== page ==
Independent candidate for Tauranga Hugh Robb says the city's voters need an alternative.
"I've seen us give our loyalty to the National Party," the 53-year-old said.
"We're a safe National seat and I think we've been taken for granted."
Mr Robb, who lived in Merivale, said tolling roads to the Port of Tauranga was a classic example of that.
"These roads contribute hundreds of billions to the national economy and yet local residents have to pay. The Waterview Tunnel [in Auckland] isn't tolled, so why us?"
He said he liked some of what National was doing, "but I think we've got to call people out on their mistakes and spin".
Mr Robb has been campaigning on the ground leading up to this month's General Election.
"Basically I'm riding around on my bike with a 'Vote Hugh Robb' T-shirt on. I'm more than happy to answer questions."
He said when he got a chance to explain himself to people in person, "they're quite open, understanding and accepting".
"A lot of people I've spoken to in Tauranga are sick of politicians squabbling."
As an independent candidate, he could be more objective about things, he said.
"There's no good aligning yourself with an ideology if there are parts of it that are wrong, that are damaging."
Mr Robb has worked in media, both in front of the camera and behind it, and has performed as a stand-up comedian in New Zealand and the United Kingdom.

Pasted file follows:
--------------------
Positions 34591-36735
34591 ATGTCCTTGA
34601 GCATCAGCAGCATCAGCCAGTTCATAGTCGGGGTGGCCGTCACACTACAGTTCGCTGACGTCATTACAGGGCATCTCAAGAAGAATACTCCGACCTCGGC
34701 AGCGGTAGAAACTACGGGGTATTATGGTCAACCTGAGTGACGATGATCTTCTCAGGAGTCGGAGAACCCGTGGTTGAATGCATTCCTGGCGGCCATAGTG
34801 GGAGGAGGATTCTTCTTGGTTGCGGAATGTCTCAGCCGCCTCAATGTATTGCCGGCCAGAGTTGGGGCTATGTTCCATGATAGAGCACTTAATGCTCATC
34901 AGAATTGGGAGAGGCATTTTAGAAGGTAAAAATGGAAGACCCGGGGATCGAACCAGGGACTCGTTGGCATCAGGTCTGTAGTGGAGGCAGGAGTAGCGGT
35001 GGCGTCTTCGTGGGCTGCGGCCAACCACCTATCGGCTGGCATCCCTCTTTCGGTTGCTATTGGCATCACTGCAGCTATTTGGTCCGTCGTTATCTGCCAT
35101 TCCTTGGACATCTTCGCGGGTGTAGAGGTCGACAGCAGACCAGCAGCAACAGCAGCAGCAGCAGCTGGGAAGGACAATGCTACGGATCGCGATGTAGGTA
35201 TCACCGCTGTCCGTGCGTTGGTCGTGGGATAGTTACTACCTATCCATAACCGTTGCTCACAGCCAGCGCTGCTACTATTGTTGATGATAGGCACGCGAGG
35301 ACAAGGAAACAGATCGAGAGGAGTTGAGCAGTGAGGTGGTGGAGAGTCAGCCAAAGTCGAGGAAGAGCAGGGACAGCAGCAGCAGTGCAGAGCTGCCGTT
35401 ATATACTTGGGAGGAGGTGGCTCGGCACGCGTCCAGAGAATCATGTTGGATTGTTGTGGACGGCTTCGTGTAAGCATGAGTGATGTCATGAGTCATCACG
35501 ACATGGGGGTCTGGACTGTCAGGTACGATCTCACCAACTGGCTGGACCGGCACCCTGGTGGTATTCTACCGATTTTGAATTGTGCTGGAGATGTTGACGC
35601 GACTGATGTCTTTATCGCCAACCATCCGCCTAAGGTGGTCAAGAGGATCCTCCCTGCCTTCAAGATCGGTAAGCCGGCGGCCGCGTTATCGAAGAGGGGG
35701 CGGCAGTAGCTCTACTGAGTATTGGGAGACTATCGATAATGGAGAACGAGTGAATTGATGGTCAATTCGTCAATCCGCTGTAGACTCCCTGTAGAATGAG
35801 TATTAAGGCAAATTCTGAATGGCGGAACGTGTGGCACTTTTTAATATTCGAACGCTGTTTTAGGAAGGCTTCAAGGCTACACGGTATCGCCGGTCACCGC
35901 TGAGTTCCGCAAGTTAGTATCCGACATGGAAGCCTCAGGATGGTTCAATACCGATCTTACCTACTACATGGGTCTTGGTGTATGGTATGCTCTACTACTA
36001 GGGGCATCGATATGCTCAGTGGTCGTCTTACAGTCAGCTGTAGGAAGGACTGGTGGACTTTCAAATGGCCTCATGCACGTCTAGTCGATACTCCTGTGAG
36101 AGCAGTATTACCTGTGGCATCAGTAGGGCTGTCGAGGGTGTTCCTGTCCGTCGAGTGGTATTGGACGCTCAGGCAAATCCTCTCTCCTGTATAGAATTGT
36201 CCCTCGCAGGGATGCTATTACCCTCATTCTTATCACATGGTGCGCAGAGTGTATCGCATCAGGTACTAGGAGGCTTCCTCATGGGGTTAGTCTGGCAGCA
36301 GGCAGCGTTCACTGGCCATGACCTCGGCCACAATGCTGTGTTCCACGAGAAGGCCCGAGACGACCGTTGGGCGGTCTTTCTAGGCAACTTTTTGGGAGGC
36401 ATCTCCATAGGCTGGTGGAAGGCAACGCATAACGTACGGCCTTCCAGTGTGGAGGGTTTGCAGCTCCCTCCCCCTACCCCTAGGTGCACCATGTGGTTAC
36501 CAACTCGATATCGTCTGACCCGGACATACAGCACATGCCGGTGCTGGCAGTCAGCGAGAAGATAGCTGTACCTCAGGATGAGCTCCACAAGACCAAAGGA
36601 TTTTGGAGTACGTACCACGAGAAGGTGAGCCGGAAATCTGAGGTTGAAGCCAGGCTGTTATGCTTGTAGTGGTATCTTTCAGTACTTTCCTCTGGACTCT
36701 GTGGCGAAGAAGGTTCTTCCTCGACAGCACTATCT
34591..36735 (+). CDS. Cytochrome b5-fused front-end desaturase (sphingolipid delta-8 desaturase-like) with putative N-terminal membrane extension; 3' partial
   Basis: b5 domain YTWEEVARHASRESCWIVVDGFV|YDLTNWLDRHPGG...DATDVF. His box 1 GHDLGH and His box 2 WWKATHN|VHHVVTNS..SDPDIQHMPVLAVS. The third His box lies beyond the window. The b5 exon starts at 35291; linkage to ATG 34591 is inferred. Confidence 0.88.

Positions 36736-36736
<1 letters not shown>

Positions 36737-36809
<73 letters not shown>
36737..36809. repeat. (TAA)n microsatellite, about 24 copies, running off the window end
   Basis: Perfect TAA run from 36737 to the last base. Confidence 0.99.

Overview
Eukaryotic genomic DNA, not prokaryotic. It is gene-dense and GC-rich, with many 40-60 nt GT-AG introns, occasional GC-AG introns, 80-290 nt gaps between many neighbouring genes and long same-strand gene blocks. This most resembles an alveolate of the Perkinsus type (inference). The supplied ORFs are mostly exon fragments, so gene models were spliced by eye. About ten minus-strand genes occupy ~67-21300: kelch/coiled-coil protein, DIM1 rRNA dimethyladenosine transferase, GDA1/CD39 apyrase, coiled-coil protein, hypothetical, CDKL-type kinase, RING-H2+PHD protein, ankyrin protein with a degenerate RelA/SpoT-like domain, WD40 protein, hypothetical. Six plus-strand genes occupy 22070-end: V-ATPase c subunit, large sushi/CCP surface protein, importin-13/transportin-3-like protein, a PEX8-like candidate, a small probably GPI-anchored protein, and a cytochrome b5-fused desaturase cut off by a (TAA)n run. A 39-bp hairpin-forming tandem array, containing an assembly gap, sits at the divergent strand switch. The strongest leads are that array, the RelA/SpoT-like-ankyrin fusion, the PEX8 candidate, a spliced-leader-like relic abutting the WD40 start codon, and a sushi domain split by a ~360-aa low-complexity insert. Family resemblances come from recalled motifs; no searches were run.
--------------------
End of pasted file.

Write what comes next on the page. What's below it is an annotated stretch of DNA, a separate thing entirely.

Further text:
He said he worked for the Inland Revenue Department "during New Zealand's biggest tax reform when GST was introduced".
He has seen New Zealand's tax system from the inside, he said, and supports tax relief for middle class workers.
"They do all the work, they pay all the taxes."
New Zealand needs to increase GST, Mr Robb said, and it should get rid of income tax up to the median wage.
This would increase spending power without applying pressure on employers to increase wages, he said.
Mr Robb, who was born in Tauranga and had lived in the city most of his life, said there should also be an overhaul of the country's welfare system, which he had personal experience with.
"All the payments can be made through the tax department; we don't need Work and Income New Zealand - it's a multi-billion dollar irrelevance."
He said there should be a universal basic income for everyone instead of benefits.
Mr Robb also has his eye on immigration - his parents are immigrants and he is a first generation New Zealander.
"So I've got some empathy with immigrant workers, and we clearly need better infrastructure and immigration reform."
He was calling for more referendums, which he said should be held on Election Day - starting with one asking if New Zealand should increase its electoral term to four years.